Lions for Lambs (2007) / Drama-War

MPAA Rated: R for language and violence
Running time: 88 min.

Cast: Robert Redford, Meryl Streep, Tom Cruise, Andrew Garfield, Derek Luke, Michael Pena, Peter Berg, Kevin Dunn
Cameo: Frank Stallone, Roger Clinton, Stephen Baldwin
Director: Robert Redford
Screenplay: Matthew Michael Carnahan

Review published November 12, 2007

Lions for Lambs is a three-part story, with some convergence between the three parts, offering a simplified assessment of the current educational, political and media climate regarding the U.S. military presence in the Middle East.  One story tells of two college students who have decided to put their comfortable career track on hold in order to give their support to the war effort in Afghanistan, much to their political science professor's dismay.  That professor, Stephen Malley (Redford, The Clearing), is featured in the second story, where he calls in to encourage a student (Garfield, "Sugar Rush") who appears to be dropping out of his interest in in a potential future political career because of a feeling of apathy that nothing he does will ever make a difference.  The third story deals with an up-and-coming GOP Senator (Cruise, M:I III) who feels he has a winning strategy for the war that will set things right in that region, discussing his philosophies on and off the record with renowned, seasoned journalist, Janine Roth (Streep, The Ant Bully).

Lions for Lambs is what I would call a "fodder for thought" movie, rather than a full-fledged motion picture.  Sure, it has actors, a script, and a story to tell, but really, it's the message that drives the film, with everything else is merely a set-up for a more compelling delivery.  It's a propaganda film to a certain extent, but not without interest, as there are enough poignant moments to make the endeavor worthwhile for those with an ear for modern political thinking, or lack thereof.  Those viewers looking for a gripping thriller or a great war flick should probably look elsewhere, as this Robert Redford directed piece is only about trying to provoke thought.  It's a call to action for those who have become so disconnected to what's going on in the world around them that idealists with defined political agendas have been able to effect great changes, many of them arguably making things worse, capitalizing on the ambivalence of the uncaring public and the ratings-driven media.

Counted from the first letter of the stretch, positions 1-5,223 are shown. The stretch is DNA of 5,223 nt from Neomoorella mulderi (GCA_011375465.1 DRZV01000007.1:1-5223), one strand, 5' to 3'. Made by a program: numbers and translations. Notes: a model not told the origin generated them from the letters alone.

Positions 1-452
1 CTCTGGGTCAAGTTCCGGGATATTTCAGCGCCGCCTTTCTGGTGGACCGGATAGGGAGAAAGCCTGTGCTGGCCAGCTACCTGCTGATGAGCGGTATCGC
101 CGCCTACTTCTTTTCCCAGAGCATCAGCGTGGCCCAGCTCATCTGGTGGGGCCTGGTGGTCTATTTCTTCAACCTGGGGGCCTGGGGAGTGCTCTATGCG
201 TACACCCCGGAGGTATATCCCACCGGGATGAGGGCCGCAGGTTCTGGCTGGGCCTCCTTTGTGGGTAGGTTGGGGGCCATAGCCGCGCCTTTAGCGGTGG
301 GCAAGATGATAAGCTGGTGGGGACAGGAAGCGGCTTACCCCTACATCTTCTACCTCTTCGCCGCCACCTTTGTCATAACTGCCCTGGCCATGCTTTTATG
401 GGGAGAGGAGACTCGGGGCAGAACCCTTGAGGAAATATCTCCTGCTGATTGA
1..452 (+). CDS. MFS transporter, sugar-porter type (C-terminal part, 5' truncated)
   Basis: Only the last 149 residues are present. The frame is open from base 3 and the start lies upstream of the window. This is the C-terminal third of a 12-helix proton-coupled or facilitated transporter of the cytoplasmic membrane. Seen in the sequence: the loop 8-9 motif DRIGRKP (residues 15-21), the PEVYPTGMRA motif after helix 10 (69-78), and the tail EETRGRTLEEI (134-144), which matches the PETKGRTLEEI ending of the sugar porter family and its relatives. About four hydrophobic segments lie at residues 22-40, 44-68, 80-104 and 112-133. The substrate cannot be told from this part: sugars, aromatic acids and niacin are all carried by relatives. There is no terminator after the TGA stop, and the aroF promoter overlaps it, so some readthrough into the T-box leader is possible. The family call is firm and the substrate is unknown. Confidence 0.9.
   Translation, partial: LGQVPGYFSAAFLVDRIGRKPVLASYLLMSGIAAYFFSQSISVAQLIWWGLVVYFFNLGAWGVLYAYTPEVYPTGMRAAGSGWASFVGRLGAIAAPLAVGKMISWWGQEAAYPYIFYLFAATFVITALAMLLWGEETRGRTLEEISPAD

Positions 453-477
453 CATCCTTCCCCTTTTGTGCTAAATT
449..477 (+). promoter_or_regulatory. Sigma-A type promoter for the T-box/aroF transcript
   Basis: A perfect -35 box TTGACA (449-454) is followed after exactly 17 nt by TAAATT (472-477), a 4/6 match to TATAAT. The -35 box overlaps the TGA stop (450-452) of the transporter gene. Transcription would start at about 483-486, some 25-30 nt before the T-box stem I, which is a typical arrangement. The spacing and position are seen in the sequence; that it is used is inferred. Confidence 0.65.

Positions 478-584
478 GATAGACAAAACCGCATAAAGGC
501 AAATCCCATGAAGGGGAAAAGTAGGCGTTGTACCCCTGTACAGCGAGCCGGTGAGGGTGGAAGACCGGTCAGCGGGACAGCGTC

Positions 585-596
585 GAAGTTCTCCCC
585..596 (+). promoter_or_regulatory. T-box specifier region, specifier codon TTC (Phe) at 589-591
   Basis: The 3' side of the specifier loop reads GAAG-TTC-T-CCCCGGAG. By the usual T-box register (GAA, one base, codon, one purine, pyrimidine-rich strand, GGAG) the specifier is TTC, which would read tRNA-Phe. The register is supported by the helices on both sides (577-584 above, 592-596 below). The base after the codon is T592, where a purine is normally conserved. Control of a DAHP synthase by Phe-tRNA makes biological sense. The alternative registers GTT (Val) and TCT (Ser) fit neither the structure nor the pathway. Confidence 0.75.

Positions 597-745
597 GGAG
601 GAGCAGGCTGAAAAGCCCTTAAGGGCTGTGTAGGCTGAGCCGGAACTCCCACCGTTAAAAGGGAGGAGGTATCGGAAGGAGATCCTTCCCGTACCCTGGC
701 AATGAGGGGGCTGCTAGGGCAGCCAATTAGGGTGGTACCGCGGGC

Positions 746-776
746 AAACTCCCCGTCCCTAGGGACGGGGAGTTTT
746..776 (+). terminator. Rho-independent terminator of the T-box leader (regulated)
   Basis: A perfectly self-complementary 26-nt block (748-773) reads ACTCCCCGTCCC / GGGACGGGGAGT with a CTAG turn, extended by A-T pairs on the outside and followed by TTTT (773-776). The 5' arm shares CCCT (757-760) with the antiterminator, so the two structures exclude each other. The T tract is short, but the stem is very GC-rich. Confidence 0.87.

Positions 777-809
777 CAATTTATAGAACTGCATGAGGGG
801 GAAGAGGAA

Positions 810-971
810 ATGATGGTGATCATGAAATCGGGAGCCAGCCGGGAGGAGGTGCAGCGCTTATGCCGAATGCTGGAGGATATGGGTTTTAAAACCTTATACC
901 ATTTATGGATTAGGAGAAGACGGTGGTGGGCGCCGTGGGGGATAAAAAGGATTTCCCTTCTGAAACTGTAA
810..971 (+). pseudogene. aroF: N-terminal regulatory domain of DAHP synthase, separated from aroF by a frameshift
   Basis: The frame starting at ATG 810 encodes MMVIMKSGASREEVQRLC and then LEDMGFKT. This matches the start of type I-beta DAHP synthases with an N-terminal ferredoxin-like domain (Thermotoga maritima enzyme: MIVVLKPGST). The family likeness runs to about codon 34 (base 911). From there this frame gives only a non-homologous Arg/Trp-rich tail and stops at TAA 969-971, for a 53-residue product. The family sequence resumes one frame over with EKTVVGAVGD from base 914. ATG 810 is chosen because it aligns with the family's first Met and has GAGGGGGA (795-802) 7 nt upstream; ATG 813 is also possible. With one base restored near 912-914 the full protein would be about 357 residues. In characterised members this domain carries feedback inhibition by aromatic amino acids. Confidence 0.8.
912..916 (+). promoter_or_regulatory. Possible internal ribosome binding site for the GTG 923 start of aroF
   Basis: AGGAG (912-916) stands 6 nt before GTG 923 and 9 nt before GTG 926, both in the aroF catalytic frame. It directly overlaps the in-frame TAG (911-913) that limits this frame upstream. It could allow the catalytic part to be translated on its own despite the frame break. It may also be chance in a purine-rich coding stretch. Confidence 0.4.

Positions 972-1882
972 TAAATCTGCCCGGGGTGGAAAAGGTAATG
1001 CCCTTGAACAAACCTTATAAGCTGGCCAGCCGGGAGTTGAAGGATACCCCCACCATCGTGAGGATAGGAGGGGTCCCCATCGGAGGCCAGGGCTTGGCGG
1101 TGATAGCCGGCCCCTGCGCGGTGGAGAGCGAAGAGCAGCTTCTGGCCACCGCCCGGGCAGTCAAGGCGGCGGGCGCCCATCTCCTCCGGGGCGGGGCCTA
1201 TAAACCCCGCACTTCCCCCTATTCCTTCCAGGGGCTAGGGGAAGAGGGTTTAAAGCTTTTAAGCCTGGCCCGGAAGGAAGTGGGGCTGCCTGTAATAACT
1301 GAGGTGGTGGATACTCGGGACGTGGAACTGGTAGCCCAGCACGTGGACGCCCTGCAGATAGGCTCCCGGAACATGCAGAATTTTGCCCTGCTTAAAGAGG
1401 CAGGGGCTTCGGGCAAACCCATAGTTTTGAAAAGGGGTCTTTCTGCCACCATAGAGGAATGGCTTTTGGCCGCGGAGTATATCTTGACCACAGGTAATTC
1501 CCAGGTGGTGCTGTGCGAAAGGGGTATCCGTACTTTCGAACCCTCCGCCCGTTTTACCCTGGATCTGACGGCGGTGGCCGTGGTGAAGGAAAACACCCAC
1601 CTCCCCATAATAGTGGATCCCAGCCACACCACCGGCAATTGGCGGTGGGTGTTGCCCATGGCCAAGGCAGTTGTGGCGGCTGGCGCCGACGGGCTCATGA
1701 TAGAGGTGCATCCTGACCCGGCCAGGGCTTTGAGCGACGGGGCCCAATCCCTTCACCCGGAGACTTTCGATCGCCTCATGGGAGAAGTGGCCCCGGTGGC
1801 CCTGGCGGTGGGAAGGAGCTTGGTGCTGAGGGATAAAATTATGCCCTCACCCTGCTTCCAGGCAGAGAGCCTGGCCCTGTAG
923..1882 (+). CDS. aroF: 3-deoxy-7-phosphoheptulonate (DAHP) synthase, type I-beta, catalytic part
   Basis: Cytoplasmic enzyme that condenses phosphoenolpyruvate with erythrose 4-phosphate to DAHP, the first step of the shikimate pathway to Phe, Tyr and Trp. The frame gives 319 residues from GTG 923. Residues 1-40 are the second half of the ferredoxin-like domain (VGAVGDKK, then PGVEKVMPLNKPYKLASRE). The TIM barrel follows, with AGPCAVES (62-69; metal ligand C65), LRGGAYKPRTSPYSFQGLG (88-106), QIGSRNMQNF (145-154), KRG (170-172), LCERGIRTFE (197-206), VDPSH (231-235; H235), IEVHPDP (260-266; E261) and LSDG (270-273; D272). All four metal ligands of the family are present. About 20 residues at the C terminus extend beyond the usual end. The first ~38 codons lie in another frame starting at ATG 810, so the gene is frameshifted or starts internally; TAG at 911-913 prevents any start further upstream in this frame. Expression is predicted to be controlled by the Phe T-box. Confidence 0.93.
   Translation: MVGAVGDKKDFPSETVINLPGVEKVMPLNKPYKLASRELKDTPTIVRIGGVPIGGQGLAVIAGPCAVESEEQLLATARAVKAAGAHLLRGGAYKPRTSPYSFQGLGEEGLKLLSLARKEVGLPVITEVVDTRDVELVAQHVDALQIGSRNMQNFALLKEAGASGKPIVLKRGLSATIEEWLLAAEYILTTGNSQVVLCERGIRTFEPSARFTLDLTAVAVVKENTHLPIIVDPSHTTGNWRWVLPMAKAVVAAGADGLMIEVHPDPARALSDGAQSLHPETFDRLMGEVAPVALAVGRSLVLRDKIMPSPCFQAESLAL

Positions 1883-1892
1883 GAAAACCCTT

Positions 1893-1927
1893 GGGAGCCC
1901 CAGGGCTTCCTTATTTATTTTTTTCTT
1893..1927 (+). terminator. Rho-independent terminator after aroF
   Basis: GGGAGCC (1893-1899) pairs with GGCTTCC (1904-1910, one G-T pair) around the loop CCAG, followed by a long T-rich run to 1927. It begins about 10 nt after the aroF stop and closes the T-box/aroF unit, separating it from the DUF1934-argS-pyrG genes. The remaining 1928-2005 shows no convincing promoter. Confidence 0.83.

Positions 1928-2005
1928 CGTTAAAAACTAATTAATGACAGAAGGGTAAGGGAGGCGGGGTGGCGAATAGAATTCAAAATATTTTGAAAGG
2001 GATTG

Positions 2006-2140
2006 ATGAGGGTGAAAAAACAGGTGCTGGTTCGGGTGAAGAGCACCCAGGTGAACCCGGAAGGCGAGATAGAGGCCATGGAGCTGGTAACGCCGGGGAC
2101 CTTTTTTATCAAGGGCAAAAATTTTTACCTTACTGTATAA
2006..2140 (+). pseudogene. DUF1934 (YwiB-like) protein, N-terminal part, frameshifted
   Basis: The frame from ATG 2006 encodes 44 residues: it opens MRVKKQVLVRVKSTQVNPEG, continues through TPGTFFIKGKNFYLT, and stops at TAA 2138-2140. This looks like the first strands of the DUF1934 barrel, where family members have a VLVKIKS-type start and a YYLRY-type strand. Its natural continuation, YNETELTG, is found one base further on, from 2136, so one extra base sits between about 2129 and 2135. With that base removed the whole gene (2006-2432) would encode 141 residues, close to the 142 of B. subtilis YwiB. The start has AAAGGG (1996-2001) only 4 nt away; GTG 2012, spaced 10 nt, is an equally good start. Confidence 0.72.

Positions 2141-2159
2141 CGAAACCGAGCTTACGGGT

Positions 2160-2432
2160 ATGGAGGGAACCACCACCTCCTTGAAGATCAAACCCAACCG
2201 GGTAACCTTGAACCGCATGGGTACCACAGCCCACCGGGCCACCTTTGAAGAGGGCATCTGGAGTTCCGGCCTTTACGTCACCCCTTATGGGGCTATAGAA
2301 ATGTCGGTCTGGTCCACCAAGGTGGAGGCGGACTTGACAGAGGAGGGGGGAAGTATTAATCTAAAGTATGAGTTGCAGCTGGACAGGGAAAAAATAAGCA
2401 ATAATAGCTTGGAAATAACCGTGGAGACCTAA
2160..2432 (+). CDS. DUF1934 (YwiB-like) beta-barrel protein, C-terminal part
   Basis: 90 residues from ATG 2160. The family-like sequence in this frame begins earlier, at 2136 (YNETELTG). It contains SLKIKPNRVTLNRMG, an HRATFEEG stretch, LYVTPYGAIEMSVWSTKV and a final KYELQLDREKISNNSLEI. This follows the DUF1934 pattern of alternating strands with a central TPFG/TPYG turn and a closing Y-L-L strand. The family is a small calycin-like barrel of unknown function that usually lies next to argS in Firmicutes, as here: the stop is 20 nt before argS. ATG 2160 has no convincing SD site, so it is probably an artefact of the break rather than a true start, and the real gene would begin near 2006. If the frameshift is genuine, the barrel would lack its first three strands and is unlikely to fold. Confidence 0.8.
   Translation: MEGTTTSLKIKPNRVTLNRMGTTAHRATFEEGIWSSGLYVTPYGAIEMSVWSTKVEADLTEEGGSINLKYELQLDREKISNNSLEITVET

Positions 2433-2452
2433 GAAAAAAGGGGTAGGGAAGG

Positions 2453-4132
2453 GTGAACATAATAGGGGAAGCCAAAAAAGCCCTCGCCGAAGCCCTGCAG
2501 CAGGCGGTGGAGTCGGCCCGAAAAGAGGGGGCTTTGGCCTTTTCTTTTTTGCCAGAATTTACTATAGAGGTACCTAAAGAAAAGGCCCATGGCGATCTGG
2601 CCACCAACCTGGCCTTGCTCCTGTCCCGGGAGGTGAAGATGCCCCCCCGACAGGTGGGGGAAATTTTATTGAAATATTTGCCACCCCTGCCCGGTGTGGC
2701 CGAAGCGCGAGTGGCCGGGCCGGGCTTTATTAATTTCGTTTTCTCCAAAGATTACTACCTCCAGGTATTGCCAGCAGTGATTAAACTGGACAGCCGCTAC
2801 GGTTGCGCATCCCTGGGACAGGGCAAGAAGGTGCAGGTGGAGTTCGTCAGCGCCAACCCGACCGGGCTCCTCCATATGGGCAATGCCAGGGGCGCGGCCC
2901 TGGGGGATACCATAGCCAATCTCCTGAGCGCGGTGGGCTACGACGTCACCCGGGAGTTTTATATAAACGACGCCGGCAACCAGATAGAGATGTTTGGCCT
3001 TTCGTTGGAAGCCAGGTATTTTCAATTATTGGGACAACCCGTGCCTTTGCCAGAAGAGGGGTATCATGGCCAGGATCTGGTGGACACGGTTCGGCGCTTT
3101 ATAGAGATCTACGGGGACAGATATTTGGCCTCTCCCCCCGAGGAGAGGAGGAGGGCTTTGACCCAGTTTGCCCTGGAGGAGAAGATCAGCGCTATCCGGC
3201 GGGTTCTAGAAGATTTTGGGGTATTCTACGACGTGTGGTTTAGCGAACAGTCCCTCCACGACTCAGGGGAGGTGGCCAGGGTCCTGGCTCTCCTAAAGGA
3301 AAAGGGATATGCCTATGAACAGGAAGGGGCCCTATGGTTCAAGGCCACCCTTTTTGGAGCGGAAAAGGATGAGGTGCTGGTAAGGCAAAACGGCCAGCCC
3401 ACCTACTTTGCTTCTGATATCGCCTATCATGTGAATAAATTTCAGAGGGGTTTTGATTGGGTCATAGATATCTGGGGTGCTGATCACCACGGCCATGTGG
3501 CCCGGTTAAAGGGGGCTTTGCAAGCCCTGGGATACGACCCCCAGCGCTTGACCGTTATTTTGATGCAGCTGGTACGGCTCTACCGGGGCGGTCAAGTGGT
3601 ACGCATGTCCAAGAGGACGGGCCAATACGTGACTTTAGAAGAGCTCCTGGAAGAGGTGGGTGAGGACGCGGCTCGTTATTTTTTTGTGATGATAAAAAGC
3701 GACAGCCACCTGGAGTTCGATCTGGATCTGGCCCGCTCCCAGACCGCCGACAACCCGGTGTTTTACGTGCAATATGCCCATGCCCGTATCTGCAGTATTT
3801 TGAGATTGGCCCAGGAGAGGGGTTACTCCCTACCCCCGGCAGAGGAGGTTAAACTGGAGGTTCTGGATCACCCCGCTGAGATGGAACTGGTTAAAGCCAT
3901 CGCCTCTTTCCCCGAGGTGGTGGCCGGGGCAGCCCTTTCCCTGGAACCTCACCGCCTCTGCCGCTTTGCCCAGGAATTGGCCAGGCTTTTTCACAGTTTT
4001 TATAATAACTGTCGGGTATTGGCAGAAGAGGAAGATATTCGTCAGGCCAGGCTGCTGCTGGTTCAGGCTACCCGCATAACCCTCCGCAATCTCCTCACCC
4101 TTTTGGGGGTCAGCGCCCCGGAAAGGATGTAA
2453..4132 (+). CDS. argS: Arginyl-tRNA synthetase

This is the second Carnahan scripted film this year to tackle the tough questions emanating out of the Middle East conflict, coming out shortly after his more straight-forward film, The Kingdom.  This one primarily deals with domestic agendas, though some of the action takes place in the airspace and ground of Afghanistan.  With the exception of this war footage, Lions for Lambs very well could have worked as a three act stage play, as the talking heads dominate most scenes, broken up only for the occasional flashback for the purposes of illustration.  If you're even remotely interested in these issues, and I hope that means many, it has a certain power, especially in its indictment of the media for playing far too passive a role in covering government agendas.  Anyone who has ever turned on the news of late will know that the media bows far more to the cult of personalities that provide eye candy and cheesecake for channel surfers to stop and admire than it does to strong issues and much-needed information of actual value to everyday people.

While the narrative format and lack of a truly compelling story development are liabilities that make this a very flawed and overly preachy way to spend 88 minutes, the acting is still superb all around, as is Carnahan's dialogue between people of depth.  While most observant viewers will already have formed opinions as to the worthiness of the U.S. invasion of Iraq and the complicit role that the media plays in sidestepping confrontation with government officials in favor of pleasing target demographics, these aren't the overriding themes of the film.  Really, it's all about poking around in the psyche of fledgling activists who need a gentle reminder that if they don't like what's going on, that's all the more reason to get involved, instead of sitting idly by and letting those with no knowledge of history make mistake after mistake at the cost of American lives and our everyday security.  If the film does nothing else, if it delivers this theme with any results, it will ultimately prove a successful venture, as a social catalyst much more so than as a movie worth watching more than once.

Qwipster's rating:

2007 Vince Leo